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12 Perfect Plates Across The U.S.

Roving restaurant editor Bill Addison pauses to share some gorgeous dishes

As fall approaches I veer into the home stretch of my year’s research, traveling to experience and document America’s ever-shifting dining landscape. The tour of duty includes photographing my meals, a skill I’ve frankly been learning on the job during the last 16 months. In looking over some significant restaurants I’ve visited over 2015 but on which I’d yet to report — some for possible inclusion in the 2016 edition of Eater’s National 38 or our best new restaurants list, others that didn’t easily fit into a city-specific narrative I was writing — I thought one carnal food shot of each place might tell as much or more about the meal than the accompanying words.


Scrambled eggs with sturgeon, "The Classic" board with lox, Pastrami Russ sandwich, "Shtetl" board with smoked sable, bissel of caviar

Russ & Daughters, New York

For tins of exquisite osetra caviar I’ll schlep my paycheck to 101-year-old Russ & Daughters on East Houston Street. For an appetizing feast of kippered salmon and smoked sturgeon on handsome boards, I’ll queue up at the Russ family’s old-timey charmer (white walls, marble counters and tabletops, pale blue vinyl booths) that opened in May 2014. Scrambled eggs requested soft came to the table nubbier than I’d have hoped; next time I know to leave more room for the chocolate babka French toast rightly listed as a dessert. 127 Orchard Street, New York, (212) 475-4881, russanddaughterscafe.com

Tilghman Island crab cake at Woodberry Kitchen

Woodberry Kitchen, Baltimore

Spike Gjerde’s menu has evolved since 2007 to include evermore subtle nods to Maryland heritage. In the summer, he gives the people what they want: crab. Sweet lumps of crabmeat may dot corn soup, top a flatbread with quark and egg, lull in a creamy dip, star in a beautiful rye tart, and stand gloriously on its own in a dense, golden crab cake baked in the oven and served, as every crab cake should be, with tartar and cocktail sauces. 2010 Clipper Park Road, Baltimore, (410) 464-8000, woodberrykitchen.com

Warm vegetable salad at Townsend

Townsend, Philadelphia

I spent most of my recent visit to Philly gorging through the restaurants owned by Mike Solomonov and Steven Cook, but more than one local food writer friend encouraged me to detour to Townsend — an elegant, unapologetically French newcomer nestled along the booming East Passyunk corridor. One knockout: a warm vegetable salad, teetering between spring and summer, with peas, favas, tomatoes, morels, and an enriching mound of chopped lardons. 1623 East Passyunk Avenue, Philadelphia, (267) 639-3203, townsendrestaurant.com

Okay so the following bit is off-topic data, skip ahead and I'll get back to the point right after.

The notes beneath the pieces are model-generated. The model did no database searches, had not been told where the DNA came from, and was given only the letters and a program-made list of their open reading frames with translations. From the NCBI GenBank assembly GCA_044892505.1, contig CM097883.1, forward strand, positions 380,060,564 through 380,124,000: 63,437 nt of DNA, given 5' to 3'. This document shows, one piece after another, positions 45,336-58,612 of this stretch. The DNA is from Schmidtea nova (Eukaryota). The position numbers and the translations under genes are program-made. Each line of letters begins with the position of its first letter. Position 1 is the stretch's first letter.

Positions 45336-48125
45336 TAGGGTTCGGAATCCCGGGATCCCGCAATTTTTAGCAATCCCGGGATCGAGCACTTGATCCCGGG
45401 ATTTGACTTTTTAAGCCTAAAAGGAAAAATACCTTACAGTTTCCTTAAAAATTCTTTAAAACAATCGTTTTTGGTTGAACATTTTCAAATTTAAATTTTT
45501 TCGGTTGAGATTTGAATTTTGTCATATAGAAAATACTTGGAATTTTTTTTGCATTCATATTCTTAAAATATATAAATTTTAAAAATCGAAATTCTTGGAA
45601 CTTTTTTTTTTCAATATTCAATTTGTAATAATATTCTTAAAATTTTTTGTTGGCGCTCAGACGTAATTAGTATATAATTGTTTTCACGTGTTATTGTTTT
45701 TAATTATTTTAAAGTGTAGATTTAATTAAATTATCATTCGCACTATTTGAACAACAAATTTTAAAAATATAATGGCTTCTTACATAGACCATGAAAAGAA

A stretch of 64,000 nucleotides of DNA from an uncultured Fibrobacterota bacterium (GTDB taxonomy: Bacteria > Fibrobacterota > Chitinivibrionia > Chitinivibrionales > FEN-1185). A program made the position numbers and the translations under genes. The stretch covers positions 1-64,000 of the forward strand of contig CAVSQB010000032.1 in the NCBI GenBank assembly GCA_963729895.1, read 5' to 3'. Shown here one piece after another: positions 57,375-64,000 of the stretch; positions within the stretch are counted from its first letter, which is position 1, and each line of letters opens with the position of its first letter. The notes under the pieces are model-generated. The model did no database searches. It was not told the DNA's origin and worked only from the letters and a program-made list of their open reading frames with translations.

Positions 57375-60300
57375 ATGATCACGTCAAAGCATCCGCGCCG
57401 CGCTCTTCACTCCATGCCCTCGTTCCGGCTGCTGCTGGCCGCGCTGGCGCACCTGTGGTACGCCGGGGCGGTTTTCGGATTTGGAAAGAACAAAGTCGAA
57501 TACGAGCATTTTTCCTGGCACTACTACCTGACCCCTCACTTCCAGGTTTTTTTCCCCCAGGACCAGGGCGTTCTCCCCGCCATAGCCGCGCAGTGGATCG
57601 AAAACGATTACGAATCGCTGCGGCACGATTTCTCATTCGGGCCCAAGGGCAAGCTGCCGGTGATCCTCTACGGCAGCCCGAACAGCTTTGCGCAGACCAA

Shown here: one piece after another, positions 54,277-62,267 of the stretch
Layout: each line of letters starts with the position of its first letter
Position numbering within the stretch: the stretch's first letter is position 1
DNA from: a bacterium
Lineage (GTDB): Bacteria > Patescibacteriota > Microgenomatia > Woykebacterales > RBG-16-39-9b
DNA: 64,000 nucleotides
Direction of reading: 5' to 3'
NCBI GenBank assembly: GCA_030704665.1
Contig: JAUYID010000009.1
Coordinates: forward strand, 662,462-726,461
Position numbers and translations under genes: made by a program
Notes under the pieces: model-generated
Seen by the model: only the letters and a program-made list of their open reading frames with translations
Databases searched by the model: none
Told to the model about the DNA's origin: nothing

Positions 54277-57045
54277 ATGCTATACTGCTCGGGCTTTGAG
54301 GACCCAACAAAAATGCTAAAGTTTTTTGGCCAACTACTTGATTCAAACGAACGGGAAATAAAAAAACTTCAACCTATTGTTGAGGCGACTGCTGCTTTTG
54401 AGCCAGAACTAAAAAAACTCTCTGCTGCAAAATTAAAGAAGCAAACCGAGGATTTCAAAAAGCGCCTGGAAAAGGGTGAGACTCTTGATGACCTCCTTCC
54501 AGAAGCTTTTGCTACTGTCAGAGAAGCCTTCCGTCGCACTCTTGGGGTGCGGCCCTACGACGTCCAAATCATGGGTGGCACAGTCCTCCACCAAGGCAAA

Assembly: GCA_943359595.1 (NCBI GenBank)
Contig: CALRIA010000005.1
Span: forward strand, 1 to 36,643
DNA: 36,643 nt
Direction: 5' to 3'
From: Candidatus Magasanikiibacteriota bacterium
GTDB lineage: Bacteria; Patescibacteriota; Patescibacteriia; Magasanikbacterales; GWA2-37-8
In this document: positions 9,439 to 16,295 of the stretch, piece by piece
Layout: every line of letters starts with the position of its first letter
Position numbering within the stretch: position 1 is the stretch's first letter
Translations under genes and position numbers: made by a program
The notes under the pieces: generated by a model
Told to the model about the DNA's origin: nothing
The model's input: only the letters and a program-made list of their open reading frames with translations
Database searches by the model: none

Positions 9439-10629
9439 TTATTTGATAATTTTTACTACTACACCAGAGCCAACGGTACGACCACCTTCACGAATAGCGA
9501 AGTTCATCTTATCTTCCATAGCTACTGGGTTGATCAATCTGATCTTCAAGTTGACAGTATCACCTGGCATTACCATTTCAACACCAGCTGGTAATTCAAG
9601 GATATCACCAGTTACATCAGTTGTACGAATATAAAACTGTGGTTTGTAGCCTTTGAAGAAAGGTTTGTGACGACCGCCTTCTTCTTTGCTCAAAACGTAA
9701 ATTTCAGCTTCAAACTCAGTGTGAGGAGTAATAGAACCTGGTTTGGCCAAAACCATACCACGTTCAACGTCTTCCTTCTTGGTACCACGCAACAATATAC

Piperade's namesake dish

Piperade, San Francisco

On a recent hunt for stellar lunch options in San Francisco, I remembered Gerald Hirigoyen’s calm, steady ode to his Basque heritage that sits on a quiet street in North Beach. The namesake dish — peppers and onions sauteed to melting submission with a poached egg and a strip of bacon-like ventrêche — is as eloquent as it was when the restaurant opened 13 years ago. 1015 Battery St, San Francisco, (415) 391-2555, piperade.com

La Gamelle's steak frites and roasted duck breast

La Gamelle, New York

This spring my Eater NY colleagues were buzzing over this Bowery newcomer — neither bistro nor brasserie, exactly, but a fetching addition to the neighborhood and further proof that French cooking in all forms is reappearing countrywide. Favorites: a generous chacuterie spread and the quintessential steak frites. (Note: The image atop the story is of escargot at La Gamelle.) 241 Bowery, New York, (212) 388-0052, lagamellenyc.com

Frasca's zlkrofi "spoon dumplings"

Frasca, Boulder

Spoiler: Frasca, whose gracious hospitality is matched by its earthy, clean-tasting northeastern Italian cuisine, will remain on the national Eater 38 in 2016. The summer dinner that cinched its place included zlkrofi, a variation on "spoon dumplings" from Slovenia filled with roasted chicken, prosciutto, and ricotta and garnished with fresh porcini mushrooms. 1738 Pearl St, Boulder, (303) 442-6966, frascafoodandwine.com